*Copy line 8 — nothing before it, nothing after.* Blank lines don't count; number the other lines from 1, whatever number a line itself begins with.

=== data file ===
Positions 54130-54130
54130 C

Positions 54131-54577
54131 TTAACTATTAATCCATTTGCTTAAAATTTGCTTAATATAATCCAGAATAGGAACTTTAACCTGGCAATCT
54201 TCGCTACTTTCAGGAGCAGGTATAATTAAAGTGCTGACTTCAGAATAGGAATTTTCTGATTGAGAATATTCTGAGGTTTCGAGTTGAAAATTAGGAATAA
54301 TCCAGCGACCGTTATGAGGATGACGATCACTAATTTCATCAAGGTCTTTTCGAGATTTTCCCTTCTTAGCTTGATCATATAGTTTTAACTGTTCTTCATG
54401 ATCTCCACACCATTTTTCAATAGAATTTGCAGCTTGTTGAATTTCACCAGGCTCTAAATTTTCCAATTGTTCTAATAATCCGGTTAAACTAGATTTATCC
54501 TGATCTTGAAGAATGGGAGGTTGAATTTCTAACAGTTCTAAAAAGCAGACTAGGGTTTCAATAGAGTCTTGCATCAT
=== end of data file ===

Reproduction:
54501 TGATCTTGAAGAATGGGAGGTTGAATTTCTAACAGTTCTAAAAAGCAGACTAGGGTTTCAATAGAGTCTTGCATCAT